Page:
A new species of bird has been add it to the Costa Rican checklist.

The past November 22th, a friend of mine saw a "rare" bird at the Caño Negro Wetlands. While he was fishing with some guys, he found a bird that in the beginning he thought that was a Least Tern (Sternulla antillarum), but he was not very convince about the identification. So, he decided to send the photos he took to some other friend, but he never thought this bird will become in the 923 species of birds reported in Costa Rica. 


The species name of this new report is Yellow-billed Tern (Sternulla supercilliaris), a tern commonly found in South America, with just  two reports from Panama on eBird, besides this new one, the rest of them are individuals found in Colombia, Venezuela, Surinam, Guyana, Brasil, Ecuador, Perú, Bolivia, Paraguay, Uruguay and Argentina.


So now, there is the question once again, where does this individual come from? why wanted to stay in that area? how many countrys has been until came to Costa Rica? Well, this is something not easy to understand, but definitely it is a very special report that help us to continue falling in love with Nature.

Here I show you a picture of this new bird for Costa Rica, pura vida!




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A voice box called Syrinx.

The voice box called Syrinx can be found only in birds, and it represents a rare example of a true evolutionary novelty. Yes, birds do have Larynxes as well as mammals, reptiles and amphibians, but the Syrinx is located lower down, where the windpipe splits to go into the the two lungs.
Crocodiles diverged from birds 240 million years ago, and we know about their calls, but crocs just have Larynx. If the Syrinx evolved as birds came into existence, then some dinosaurs may have had two sound sources, so probably one day there will be a fossil found of a dinosaur with a Larynx together with a Syrinx. 
This Three-wattled Bellbird (Procnias tricarunculatus) has the loudest call in the world, so probably its Syrinx it’s one of the most evolved of the avian kingdom. Enjoy this mix of a bell with a bird!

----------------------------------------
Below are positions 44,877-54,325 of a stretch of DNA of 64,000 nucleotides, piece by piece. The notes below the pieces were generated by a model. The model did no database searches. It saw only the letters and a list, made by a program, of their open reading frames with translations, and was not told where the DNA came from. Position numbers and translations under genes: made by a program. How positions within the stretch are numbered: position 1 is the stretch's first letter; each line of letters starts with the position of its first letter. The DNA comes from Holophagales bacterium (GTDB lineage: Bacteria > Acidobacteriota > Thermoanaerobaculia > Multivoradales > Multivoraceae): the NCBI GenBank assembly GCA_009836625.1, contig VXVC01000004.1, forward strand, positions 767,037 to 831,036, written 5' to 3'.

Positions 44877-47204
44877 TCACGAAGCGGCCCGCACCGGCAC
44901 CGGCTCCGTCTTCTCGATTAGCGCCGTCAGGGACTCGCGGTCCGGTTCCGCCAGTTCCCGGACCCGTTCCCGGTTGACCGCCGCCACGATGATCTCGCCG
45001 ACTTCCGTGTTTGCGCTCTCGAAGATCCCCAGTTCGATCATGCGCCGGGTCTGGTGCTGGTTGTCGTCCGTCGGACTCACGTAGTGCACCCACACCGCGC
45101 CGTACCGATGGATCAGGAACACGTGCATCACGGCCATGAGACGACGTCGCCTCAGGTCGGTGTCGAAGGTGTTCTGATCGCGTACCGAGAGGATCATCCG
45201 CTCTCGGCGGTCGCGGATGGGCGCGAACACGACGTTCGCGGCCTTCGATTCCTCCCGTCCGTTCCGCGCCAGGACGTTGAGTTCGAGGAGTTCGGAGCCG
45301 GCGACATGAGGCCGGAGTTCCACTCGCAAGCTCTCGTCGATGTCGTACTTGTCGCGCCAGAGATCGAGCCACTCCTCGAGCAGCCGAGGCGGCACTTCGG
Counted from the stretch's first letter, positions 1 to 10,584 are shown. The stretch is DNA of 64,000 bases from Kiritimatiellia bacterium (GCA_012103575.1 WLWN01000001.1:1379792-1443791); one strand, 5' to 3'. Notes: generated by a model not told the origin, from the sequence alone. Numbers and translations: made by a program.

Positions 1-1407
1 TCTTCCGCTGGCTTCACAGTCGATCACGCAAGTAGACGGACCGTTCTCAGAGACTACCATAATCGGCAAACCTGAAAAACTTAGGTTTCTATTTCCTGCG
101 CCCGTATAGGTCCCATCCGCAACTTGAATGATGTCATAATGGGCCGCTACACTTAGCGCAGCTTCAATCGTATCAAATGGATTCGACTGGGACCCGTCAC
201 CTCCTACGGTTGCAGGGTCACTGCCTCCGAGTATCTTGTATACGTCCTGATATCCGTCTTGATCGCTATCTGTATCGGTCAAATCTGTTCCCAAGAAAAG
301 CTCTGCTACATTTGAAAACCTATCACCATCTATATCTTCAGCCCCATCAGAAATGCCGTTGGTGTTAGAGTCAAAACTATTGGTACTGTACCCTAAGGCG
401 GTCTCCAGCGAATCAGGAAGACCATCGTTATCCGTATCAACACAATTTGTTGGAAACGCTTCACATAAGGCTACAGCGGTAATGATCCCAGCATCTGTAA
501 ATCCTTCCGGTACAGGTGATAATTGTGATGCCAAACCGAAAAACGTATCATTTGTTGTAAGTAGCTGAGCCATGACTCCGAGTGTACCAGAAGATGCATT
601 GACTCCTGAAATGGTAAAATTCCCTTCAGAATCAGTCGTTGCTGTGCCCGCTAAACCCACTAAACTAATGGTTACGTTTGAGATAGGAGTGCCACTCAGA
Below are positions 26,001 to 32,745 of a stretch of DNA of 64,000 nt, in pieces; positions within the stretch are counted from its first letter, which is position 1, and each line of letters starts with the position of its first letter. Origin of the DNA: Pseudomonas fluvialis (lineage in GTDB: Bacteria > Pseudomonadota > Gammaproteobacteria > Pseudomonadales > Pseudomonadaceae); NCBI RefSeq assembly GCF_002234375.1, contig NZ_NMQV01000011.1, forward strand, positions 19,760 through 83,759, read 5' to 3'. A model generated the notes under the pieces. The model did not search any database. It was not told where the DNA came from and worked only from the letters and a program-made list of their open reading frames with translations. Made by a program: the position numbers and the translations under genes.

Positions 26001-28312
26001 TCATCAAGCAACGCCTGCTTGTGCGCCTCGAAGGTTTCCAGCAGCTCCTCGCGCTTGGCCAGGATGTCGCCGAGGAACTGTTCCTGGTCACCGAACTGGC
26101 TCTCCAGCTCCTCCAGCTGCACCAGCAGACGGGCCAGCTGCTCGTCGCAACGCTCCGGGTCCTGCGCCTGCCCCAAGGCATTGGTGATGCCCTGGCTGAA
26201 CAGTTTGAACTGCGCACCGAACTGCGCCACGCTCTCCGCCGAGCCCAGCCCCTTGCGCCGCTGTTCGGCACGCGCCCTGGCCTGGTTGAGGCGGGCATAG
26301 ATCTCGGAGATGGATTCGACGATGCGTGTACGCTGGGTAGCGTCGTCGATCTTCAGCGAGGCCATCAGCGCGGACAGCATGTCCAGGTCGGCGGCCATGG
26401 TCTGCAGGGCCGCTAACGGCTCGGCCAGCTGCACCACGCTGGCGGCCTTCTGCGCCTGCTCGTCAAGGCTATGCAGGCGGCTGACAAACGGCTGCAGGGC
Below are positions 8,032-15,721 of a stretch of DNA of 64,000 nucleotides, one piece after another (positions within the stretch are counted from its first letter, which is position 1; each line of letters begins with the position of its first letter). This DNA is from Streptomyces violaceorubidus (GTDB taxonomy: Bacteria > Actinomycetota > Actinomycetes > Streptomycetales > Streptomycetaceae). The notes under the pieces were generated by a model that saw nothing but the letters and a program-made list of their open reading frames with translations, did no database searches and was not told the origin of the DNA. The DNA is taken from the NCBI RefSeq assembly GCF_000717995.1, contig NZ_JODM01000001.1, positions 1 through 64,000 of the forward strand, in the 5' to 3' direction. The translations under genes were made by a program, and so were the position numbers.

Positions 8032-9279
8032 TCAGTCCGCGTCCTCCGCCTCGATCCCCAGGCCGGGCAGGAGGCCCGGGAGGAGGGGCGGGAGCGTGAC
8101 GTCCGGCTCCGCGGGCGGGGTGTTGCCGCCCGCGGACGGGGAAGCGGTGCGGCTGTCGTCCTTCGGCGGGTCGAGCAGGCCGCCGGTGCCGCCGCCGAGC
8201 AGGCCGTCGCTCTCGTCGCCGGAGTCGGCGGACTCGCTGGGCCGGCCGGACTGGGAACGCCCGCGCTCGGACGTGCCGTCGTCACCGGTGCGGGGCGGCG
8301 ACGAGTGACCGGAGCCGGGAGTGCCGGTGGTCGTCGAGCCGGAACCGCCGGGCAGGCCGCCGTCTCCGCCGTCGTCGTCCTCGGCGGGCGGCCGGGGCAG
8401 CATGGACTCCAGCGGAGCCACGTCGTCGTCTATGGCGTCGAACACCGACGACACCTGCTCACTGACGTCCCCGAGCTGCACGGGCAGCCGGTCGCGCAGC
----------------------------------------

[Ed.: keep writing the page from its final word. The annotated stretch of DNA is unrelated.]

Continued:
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About Buteos..

Hawks are always great to find them, and when they are perched is even better. This juvenile Short-tailed Hawk(Buteo brachyurus) is one of the smallest species of the genus Buteo. Recent phylogenies of the buteos based on mitochondrial DNA sequences place Buteo brachyurus in a clade with Buteo swainsoni, Buteo galapagoensis, Buteo solitarius, and Buteo albigula. All of these species are primarily Neotropical species, with only Short-tailed Hawks and B. swainsoni having significant presences in North America. It is hypothesized that these hawks had a common ancestor similar to B. swainsoni that was a long-distance migrant capable of colonizing distant oceanic islands. The species has two morph types, this one black, and the another one is white. Another hypothesis talks about those two morphs could mate together, but there is nothing to can prove that. Here are a couple of photos I took, while I was birding I found this lovely rare black morph.

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If you hear a very loud BONK!!! don't be afraid, Bellbirds are hanging around!!

The Cotinga family is represented by about 67 species distributed throughout Central and South America, including bellbirds. Four species of bellbirds have been described and they all are classified into the genus Procnias.

The Three-wattled Bellbird (Procnias tricarunculatus) is found in tropical forests between Honduras and Panama, making it an endemic species of Central America.

Every year, between February and September, one can find Three-wattle Bellbirds in the middle elevations of mountain ranges around Costa Rica. So, lets talk about this amazing bird!!

They have very remarkable sexual dimorphism: males are chestnut-colored with a snowy head and three wattles- one hanging from each corner of the bill, and another dangling from the bill´s upper base. Females are a drab olive with a black-streaked breast, lacking wattles. Ok, now we know what males and females look like, so what about juveniles? If it is a male, a juvenile will look just like a female, except they do have the characteristic wattles around the bill! So, now that we know how to tell males and females apart, lets continue talking about the bellbird´s natural history. 




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Birding Experiences

To wake up early in the morning, check for your equipment, your bird book and a good cup of coffee, of course.Then, go out of your place where you was sleeping with the idea to find the species of birds you was checking on internet the night before.

Birding is a real passion that not all the people can say they do have it. It is hard to explain the joy of find a new species, that "lifer" you was waiting.No matter where you are, birds surrounding us with too many ways to get in love of them. 

Here, there will be a story about birding in Costa Rica in any time, but also a scientific information with a lot of interesting facts about the families and species of birds possible to find in Monteverde, and in the whole country.